What is stabilizing wood. It is a process to help wood reduce seasonal movement and it’s reaction to changing humidity. Sometimes the wood movement in certain woods would actually spider crack the Cyano-acrylate (Superglue) finish I applied before I started stabilizing. The stabilizing also gives wood a higher density which helps with the turning of the wood and the tone of the calls. Wood stabilizing is also used in knife making and pen turning.
To begin the stabilizing process, the wood blanks need to be dry, very dry. The wood blanks have been cut, pre-bored and acclimating in the shop for a while. The call blanks are put in the oven for 24 hours at 200 degrees to remove the remaining moisture. After they are out of the oven they are either put in the vacuum chamber or put into a zip lock bag so moisture doesn’t equalize back into the wood..
The vacuum chamber is a sealed acrylic box that I hook a vacuum pump to. The whole idea is to remove all the air from the wood call blanks as much as possible. The blanks are stacked in the vacuum chamber, weighted down and then a heat activated resin (Cactus Juice) is poured over the blanks so they are submerged. The vacuum pump is turned on and the air begins to be sucked out of the chamber. The resin has a very thin viscosity (almost like water). The vacuum sucks the air out of wood creating bubbles that rise to the top, out of the resin and then sucked out by the vacuum pump. After about 1 1/2 – 2 hours, most all of the all the air is out of the wood. The vacuum is released and the resin submerged wood takes in the resin where the air was before. I usually soak the wood in the resin for at least double the time that it took to get the air of the wood. Sometimes I’ll soak the blanks over night with especially low density wood. When the wood no longer floats, that indicates good resin saturation into the wood.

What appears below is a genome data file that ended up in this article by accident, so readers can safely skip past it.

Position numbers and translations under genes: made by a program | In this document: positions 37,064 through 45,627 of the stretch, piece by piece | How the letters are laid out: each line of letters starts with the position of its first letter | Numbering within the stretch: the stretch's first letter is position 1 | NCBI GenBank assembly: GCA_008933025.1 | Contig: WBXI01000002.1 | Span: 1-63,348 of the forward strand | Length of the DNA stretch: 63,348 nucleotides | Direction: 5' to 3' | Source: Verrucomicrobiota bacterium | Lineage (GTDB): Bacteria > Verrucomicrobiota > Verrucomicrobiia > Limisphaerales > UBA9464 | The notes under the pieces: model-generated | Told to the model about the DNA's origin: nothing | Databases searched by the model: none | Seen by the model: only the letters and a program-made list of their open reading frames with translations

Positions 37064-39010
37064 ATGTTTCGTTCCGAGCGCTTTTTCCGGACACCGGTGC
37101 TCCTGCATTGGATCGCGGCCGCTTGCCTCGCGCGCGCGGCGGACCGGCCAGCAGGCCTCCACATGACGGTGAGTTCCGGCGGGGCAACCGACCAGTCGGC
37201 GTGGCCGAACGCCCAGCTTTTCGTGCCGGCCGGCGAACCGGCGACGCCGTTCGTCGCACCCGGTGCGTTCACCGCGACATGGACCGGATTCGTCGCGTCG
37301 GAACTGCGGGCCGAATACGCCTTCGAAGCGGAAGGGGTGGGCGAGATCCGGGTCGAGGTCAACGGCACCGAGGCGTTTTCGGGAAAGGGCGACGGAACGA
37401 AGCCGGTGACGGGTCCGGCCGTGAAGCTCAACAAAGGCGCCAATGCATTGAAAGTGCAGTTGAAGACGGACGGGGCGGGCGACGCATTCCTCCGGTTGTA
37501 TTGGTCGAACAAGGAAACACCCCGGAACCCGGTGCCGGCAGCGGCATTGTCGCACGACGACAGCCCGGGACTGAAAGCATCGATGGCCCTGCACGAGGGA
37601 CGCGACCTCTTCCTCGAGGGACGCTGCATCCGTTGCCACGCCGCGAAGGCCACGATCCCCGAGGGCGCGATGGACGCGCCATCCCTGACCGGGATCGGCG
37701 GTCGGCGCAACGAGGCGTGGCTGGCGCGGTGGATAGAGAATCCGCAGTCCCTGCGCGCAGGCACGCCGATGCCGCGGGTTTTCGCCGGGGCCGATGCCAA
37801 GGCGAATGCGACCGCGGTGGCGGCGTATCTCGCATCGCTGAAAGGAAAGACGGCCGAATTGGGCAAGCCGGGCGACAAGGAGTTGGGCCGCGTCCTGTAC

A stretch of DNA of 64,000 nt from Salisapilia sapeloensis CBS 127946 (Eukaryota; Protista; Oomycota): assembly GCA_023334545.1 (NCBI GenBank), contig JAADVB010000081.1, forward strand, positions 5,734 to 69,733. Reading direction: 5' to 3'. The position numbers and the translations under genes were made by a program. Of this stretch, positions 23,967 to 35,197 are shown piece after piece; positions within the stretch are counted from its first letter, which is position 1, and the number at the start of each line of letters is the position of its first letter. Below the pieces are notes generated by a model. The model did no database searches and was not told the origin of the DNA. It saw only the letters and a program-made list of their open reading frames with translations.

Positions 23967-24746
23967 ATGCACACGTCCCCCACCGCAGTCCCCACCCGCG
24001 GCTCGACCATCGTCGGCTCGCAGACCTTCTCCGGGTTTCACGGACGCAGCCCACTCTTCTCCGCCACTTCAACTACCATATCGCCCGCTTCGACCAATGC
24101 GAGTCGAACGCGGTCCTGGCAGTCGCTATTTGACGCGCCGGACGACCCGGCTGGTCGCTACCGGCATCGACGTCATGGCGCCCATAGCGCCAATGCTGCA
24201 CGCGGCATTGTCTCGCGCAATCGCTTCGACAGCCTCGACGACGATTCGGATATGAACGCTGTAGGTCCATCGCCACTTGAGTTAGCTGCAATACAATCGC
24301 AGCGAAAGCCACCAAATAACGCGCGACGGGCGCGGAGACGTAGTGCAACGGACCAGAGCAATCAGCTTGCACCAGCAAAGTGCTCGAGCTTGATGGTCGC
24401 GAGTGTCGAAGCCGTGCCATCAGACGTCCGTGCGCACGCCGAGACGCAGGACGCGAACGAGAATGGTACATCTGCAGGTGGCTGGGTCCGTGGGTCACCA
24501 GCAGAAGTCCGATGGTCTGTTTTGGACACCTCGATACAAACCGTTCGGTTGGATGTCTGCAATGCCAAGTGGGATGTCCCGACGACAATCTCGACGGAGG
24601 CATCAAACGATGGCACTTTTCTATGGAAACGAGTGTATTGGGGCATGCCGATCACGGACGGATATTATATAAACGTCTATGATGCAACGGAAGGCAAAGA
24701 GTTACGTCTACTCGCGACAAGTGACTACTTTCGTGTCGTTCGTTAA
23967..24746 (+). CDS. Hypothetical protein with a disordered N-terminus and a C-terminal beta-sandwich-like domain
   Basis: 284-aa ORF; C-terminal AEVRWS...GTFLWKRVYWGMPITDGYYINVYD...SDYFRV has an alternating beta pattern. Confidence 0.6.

Since the resin is heat activated I need to bake the blanks again to set the resin within the blank. The call blanks can’t directly touch each other or they will permanently stick together when the resin hardens. I let the excess resin drip from the blank before rolling it in aluminum foil. I can put multiple blanks into one piece foil by simply rolling them up without touching another blank. I put the foiled blanks back into the oven at 200 degrees for about 2-3 hours to activate the resin. After the blanks are baked and cooled, I simply peel the foil of the the resin infused blanks and run drill bit to clean resin out of the drilled holes.
I can feel the difference in the weight of the call blanks after stabilization. The stabilized call blank now have the density of other wood I don’t have to stabilize. The palm woods are very stringy and tear out severely when turning before stabilizing. After, they turn really smooth and the waste comes off as dust instead of chunks and strings. I have never had a stabilized call spider crack the finish. A totally worthwhile step in building quality calls with beautiful but lower density woods.
If you are interested in wood stabilizing in your own shop, contact Curtis at http://www.turntex.com/. He can get you setup and answer all your questions.